The Posterior Chain – A Hunter’s Drivetrain

February 2, 2016 — Leave a comment

 

You carry a pack. You hike long hills. You traverse uneven terrain. While hunting, you are constantly using the muscles that make up the driving force of your muscular system: your posterior chain.

The posterior chain is the group of muscles in your lower back and backs of your legs; more specifically, the spinal erectors, glutes, and hamstrings. These muscles make up the chain that links the entire backside of your body together. These muscles literally carry most of the load when you are in the backcountry, so it only makes sense that you should devote regular training to the muscles. Additionally, proper training of these muscles will reduce lower back pain and reduce the risk of injury.

Here are a few exercises to improve your posterior chain strength, flexibility, and overall conditioning:

Deadlift
Photo Credit: Workout Labs

Photo Credit: Workout Labs

Approach a straight bar (or diamond bar) and squat down until you can grasp the bar with your hands just outside of your legs (If using a straight bar, grip the bar with one hand gripping over the bar and the other hand gripping under the bar, thus holding the bar with alternating grips). With your butt down, chest out, and eyes forward, begin to lift with you legs while keeping your back as straight as possible (Your body will want to straighten your legs first and then straighten your back out, but that is a great way to injure yourself). As your legs begin to straighten, slowly erect your spine, driving your hips forward and your chest up, so that you end up in a standing position. Make sure that your shoulders are back, legs are straight, and posture is good. Slowly lower the weight, keeping your chest out and eyes forward and using your legs to control the movement until the weight is back on the ground. That is one rep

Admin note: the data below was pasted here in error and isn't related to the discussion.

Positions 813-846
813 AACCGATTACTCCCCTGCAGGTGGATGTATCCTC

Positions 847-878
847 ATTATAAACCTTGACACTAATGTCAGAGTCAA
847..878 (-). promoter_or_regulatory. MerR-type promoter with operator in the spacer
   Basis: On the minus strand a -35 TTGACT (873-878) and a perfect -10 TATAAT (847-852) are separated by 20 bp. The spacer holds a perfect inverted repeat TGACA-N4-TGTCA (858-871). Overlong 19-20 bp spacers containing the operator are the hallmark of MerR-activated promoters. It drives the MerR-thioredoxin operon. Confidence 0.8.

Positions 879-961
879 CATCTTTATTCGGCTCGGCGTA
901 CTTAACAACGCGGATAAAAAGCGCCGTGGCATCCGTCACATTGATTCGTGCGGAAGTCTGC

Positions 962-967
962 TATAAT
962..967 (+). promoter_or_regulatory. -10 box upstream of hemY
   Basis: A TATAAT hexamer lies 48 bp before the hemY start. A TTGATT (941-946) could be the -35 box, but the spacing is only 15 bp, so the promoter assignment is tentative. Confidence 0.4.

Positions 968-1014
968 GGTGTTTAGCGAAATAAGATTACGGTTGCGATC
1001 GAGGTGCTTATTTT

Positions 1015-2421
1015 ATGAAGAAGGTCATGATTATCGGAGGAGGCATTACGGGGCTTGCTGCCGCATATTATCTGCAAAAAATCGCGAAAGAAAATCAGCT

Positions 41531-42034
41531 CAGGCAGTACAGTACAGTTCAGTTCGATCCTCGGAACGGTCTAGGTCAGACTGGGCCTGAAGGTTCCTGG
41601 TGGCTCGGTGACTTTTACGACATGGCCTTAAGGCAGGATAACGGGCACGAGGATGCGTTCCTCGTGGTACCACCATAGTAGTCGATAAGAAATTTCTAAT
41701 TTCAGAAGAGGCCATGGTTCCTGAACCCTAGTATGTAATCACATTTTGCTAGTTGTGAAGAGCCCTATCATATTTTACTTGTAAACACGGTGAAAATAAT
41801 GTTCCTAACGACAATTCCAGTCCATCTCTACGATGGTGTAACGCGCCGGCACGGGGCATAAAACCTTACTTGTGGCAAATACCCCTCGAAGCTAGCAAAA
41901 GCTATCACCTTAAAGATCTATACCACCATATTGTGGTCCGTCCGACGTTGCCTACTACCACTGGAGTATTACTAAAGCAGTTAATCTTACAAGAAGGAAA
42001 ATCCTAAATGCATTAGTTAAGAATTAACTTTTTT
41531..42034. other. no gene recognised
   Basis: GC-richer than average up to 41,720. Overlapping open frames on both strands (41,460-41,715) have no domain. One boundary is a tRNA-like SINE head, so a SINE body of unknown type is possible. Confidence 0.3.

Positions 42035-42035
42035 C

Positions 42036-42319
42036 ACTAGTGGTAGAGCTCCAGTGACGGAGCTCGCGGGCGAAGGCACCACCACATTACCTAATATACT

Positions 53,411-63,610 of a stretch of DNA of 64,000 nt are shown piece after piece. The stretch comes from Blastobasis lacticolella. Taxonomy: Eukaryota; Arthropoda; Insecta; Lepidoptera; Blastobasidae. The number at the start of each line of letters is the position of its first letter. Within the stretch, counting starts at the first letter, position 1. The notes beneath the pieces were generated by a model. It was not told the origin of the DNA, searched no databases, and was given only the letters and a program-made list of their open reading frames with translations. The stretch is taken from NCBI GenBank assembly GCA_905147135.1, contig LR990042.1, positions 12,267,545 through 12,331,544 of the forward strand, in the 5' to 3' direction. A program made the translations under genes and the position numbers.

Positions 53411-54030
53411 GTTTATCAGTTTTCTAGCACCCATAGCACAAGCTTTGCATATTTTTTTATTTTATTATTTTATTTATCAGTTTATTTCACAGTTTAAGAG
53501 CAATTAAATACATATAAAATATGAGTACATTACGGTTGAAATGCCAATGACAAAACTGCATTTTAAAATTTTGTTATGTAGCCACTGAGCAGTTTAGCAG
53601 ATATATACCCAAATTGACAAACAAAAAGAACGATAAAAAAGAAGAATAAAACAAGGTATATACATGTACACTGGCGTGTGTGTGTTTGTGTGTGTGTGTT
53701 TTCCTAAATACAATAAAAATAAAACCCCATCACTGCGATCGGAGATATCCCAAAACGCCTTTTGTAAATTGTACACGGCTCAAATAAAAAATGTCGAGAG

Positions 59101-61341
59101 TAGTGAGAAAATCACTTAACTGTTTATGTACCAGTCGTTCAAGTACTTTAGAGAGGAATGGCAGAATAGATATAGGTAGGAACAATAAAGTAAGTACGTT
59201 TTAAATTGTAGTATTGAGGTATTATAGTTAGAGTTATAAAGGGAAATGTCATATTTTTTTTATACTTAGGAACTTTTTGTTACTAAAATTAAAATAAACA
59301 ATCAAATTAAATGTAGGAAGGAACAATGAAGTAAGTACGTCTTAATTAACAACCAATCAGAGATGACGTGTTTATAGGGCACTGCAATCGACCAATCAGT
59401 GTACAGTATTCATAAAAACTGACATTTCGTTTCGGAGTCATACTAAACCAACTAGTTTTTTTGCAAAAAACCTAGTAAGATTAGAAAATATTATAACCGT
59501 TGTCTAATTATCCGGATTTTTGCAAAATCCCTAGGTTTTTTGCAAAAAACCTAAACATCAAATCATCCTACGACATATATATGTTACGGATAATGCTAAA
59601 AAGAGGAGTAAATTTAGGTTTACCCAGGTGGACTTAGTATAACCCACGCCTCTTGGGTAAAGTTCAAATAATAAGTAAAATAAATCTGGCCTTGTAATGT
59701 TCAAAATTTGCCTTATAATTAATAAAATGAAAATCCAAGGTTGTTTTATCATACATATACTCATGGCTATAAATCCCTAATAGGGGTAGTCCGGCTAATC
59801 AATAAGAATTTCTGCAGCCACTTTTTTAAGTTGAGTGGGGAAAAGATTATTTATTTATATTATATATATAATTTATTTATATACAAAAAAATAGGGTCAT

Romanian Deadlift (RDL)
Photo Credit: Workout Labs

Photo Credit: Workout Labs

Stand with your feet hip-width apart and bend your knees slightly. Hold a barbell with your hands slightly wider than shoulder-width at thigh level with your palms facing your body. Bend at your hips to lower the weight, keeping your back straight. Keep the bar close to the front of your legs and continue to push your hips back. Lower until the bar is at mid-shin height, or as far flexibility allows. Forcefully extend your hips to drive back up to the starting position, allowing your hips to set forward at the top of the move to increase contraction in your hamstrings and glutes.

Glute Raise (Weighted or body weight)
Photo Credit: Workout Labs

Photo Credit: Workout Labs

With your feet flat on the ground and your shoulders on a bench (for weighted with weight on your lap) or on the ground (for body weight), lift your hips toward the ceiling, keeping contact with the ground at your feet and shoulders. Once your body from shoulders to knees is a straight line, hold and then return to the starting position.

Bird Dogs
Photo Credit: Workout Labs

Photo Credit: Workout Labs

Begin with your hands and knees on the ground and spine flat. With your eyes forward, lift one arm forward while lifting the opposite leg backward. Extend both until they are parallel to the ground. Hold and return to the neutral position. Repeat for the other side.

Training your posterior chain will improve performance, balance, strength, and endurance while also preventing injury. It is well worth incorporating into your workouts 1-2 times per week. You will be glad you did when you are carrying your pack.

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